Orna: And again they may be just wonderful, but you may want to look at it.

Aled: Yeah, yes.

Orna: That’s all I am saying, maybe that someone, you want to look at five cases a year, and not two just to make sure everything’s okay. Maybe you want to call up some of the people whose cases have been mediated before that person and ensure you know what actually took place there.

Aled: Yeah, on the assumption that they’re obviously doing something really well. What can we learn from it, that’s the assumption? I can just see it mediators going out there and changing their success ratios not to sort of 90 percent, but to 50 to 60 percent.

Orna: Exactly.

Aled: Just to conform…

Orna: But how we have to recognize that especially since mediators get cases from courts, there are significant pressures to reach a high resolution right. And that’s the danger.

Aled: Yeah.

Orna: And that’s when people start getting more aggressive as mediators and that’s a danger and that’s why I’m worried.

Aled: So the incentive is on the outcome rather than the process.

Orna: Yes the courts definitely look at that and that’s an educational task for judges, court administrators as well as us in the mediation field.

Aled: I did an interview with a chap awhile back and he talked about it’s never been a more exciting time to be a mediator. I feel like that. Speaking to you now I’m just thinking there is a huge opportunity to really develop the field and transform mediation into something really rigorous, robust, consistent, that the people have a real trust in.

Orna: Yes, but without stifling creativity and flexibility. I think in many respects the answer to me when I think of mediation is very contextual. Different things are right for different people and different case types and different contexts. But again we need to learn about that too and to learn about that we need to have people present and people reflect about what took place in the room to create knowledge and share that knowledge. And that’s also very, very important to create a certain infrastructure of sharing knowledge and learning from that joint resource that can be created.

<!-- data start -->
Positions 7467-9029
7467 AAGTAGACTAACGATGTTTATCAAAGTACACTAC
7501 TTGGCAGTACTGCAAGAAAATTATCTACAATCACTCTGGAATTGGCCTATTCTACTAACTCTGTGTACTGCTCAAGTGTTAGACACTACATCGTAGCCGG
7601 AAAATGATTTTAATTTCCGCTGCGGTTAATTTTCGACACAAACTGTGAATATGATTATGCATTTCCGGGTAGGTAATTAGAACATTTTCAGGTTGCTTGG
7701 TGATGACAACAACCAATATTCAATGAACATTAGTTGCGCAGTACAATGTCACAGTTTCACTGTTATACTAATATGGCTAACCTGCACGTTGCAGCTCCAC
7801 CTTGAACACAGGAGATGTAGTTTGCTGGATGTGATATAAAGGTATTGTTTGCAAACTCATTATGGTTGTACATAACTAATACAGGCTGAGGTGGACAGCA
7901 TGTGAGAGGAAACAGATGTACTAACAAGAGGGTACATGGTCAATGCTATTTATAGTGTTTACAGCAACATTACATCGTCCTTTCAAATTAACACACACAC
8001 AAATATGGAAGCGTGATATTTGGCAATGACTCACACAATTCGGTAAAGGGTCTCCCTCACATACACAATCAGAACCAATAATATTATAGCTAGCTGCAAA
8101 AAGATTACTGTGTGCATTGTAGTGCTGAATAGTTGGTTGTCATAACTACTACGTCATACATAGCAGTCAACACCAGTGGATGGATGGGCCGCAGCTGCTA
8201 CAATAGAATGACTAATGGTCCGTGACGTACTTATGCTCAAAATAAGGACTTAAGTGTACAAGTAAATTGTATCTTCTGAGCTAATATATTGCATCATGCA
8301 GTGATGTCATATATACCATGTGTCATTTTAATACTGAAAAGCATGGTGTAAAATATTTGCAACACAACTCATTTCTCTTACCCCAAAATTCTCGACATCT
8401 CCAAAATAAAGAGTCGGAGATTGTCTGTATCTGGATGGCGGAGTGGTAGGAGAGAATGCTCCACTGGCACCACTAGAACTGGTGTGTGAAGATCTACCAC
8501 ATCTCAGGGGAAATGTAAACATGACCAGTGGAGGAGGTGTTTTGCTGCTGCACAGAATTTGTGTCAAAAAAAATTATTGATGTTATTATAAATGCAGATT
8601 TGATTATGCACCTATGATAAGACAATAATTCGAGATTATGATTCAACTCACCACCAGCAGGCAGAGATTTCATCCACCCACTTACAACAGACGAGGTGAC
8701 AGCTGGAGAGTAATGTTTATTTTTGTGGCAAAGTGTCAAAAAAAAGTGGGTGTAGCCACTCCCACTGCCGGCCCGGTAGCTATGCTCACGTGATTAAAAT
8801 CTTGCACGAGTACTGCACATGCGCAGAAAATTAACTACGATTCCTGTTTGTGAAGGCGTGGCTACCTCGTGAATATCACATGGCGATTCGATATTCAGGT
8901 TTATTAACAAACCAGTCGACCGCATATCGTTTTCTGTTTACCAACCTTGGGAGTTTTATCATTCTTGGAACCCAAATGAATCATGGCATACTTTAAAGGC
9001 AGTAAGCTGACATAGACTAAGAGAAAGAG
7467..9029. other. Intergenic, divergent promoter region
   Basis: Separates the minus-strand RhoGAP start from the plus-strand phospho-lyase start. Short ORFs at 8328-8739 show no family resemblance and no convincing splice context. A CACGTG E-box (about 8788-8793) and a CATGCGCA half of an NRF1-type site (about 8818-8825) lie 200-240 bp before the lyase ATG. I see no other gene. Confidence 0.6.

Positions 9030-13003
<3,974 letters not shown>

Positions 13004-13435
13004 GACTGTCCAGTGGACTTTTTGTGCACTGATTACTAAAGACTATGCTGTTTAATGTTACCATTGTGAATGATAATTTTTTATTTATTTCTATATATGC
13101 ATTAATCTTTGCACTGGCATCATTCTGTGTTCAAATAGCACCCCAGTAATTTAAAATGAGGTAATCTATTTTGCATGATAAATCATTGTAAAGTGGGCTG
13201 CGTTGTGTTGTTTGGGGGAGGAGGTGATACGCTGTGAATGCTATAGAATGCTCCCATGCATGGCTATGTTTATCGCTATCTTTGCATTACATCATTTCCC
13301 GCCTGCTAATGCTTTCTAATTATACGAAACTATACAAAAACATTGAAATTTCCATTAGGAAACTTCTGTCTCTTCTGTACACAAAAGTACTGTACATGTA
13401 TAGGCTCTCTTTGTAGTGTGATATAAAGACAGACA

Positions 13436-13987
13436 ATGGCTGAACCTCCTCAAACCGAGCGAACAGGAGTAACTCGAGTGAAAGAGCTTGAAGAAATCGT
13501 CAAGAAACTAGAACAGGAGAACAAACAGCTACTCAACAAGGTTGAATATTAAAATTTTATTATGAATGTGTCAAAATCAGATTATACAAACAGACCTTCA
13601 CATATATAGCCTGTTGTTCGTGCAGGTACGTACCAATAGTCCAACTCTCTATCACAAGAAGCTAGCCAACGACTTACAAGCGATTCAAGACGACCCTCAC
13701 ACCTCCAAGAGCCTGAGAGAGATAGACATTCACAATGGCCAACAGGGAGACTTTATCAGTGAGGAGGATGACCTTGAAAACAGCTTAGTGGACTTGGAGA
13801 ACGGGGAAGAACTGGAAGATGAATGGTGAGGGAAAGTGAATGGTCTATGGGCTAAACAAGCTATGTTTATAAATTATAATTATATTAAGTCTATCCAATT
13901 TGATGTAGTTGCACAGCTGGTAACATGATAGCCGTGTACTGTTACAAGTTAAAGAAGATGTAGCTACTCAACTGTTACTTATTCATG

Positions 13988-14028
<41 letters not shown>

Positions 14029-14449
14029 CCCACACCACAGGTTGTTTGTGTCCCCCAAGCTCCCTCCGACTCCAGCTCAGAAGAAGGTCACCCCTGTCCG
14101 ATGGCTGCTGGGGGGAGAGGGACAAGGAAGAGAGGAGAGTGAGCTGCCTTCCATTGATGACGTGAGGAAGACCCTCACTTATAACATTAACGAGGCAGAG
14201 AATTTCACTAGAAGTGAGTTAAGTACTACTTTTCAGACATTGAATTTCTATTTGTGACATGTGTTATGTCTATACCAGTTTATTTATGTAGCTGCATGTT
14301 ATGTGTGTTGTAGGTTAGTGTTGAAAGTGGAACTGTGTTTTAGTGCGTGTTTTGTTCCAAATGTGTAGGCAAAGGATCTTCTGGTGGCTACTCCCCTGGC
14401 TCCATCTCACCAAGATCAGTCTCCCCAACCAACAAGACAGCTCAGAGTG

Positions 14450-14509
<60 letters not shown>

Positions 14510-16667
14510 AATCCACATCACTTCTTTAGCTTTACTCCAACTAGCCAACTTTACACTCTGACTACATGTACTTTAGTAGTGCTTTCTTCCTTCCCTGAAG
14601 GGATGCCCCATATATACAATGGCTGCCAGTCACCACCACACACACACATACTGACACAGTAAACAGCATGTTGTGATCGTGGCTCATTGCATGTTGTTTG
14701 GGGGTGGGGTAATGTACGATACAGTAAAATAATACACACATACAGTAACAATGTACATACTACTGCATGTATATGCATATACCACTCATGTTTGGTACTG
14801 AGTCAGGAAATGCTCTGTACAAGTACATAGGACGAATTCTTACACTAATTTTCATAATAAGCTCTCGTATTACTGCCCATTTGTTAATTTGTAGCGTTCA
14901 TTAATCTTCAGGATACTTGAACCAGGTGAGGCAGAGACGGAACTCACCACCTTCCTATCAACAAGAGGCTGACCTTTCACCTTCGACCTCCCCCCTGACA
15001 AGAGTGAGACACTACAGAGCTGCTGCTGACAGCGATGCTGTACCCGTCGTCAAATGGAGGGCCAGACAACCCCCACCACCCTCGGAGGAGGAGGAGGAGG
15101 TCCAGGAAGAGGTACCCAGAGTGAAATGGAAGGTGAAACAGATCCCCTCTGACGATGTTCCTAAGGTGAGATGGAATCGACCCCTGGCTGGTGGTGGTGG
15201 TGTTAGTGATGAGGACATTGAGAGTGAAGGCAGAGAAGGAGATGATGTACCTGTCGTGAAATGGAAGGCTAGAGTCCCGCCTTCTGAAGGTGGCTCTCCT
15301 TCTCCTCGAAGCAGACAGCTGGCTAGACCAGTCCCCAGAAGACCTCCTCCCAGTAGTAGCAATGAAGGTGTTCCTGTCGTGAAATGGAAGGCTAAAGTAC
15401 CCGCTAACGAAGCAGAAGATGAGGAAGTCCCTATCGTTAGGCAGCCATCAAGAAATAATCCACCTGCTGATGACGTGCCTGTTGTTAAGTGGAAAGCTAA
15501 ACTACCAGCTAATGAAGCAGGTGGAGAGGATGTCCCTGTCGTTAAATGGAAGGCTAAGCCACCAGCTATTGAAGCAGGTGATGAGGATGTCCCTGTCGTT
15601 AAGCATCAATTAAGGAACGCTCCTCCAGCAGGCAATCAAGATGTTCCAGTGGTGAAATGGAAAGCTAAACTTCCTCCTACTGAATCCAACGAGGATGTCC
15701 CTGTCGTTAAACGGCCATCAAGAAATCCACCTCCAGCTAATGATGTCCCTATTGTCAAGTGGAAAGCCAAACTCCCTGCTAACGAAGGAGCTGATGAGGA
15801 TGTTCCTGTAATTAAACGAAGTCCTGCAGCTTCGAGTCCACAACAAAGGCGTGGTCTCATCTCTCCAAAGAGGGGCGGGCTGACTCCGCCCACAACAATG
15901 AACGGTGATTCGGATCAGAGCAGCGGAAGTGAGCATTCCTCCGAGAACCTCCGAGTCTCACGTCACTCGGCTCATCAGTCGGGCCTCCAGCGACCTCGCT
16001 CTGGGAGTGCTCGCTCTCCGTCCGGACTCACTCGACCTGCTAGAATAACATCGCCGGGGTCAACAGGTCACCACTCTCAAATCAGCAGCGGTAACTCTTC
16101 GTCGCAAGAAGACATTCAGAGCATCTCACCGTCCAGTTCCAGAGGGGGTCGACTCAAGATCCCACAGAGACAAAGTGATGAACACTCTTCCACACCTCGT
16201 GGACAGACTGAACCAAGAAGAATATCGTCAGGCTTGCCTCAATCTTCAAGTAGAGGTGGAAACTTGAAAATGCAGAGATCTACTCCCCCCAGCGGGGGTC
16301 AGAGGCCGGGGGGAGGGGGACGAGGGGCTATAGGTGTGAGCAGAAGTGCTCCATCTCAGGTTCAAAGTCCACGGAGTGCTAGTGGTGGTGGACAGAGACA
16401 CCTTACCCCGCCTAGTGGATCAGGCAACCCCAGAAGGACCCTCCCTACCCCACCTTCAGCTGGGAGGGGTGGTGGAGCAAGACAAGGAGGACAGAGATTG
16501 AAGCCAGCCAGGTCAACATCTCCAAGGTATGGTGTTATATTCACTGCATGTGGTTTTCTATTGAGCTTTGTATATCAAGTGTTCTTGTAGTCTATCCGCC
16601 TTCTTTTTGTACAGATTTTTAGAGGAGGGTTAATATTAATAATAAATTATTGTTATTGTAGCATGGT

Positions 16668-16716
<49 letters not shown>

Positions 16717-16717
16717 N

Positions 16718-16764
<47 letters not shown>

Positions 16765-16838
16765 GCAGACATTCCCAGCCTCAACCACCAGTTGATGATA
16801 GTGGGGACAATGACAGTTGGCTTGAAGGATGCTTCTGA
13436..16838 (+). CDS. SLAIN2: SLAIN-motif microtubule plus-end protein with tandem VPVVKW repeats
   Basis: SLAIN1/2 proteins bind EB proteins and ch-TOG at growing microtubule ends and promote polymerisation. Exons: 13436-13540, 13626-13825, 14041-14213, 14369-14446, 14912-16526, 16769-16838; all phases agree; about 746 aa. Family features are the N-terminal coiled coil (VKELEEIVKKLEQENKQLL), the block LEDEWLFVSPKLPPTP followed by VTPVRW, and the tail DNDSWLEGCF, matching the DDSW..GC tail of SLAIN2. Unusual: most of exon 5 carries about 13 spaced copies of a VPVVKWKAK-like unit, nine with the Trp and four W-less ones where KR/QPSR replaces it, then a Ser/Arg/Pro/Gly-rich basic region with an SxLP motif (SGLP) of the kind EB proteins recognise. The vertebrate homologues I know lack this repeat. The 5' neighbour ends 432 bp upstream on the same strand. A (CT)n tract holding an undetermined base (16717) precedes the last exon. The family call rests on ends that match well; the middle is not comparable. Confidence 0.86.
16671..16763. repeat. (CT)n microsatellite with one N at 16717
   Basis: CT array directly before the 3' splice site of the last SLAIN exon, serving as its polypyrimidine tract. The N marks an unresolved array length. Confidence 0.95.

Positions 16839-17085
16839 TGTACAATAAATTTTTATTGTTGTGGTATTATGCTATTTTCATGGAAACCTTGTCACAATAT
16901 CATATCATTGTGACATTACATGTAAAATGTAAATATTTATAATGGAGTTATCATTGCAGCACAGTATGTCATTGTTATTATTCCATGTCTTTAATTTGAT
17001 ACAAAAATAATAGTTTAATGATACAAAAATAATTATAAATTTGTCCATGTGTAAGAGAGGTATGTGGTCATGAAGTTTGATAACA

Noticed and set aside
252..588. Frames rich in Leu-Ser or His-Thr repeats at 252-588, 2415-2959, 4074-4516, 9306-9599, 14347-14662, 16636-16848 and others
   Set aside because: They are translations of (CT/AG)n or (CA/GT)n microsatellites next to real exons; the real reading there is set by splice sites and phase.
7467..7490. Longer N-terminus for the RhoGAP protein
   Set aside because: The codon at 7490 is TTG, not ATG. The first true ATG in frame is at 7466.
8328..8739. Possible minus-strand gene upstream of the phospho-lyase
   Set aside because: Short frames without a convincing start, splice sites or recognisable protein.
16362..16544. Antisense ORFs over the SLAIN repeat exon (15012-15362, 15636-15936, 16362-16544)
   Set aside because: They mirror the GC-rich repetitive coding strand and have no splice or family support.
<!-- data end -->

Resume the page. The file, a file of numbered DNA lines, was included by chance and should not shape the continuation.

Aled: Well, Orna, this has been a real eye opener, really I am feeling really motivated to go and mediate and get someone sitting in on me, and I’m also interested in the redress program. I interviewed Professor Folger a while back. But I might try follow up with him because I think…

Orna: Lisa Bingham would be a great…

Aled: Lisa Bingham okay, I will get touch with her.

Orna: Okay, great.

Aled: Orna, listen it’s been lovely to see you again. Thank you so much for your time and generosity. Have a great day and maybe-well when’s the book due to come out.

Orna: Oh it’ll take time, but hopefully October 2015.

Aled: Okay, do you have a working title for it.

Orna: Yes, Digital Justice by Ethan Katsh and myself.

Aled: Digital Justice. Okay. All right so if you’re watching the interview, Digital Justice. Keep your eyes peeled for that. It will be a cracker.

Orna: Thank you.

About the mediator

Orna Rabinovich Profile Pic

Orna Rabinovich-Einy is a senior lecturer (with tenure) at the Faculty of Law at the University of Haifa. Her areas of expertise are alternative dispute resolution (ADR), online dispute resolution (ODR), and civil procedure, with research focusing on the relationship between formal and informal justice systems, dispute resolution system design and the impact of technology on dispute resolution. Rabinovich-Einy is a fellow of the Haifa Forum of... View Mediator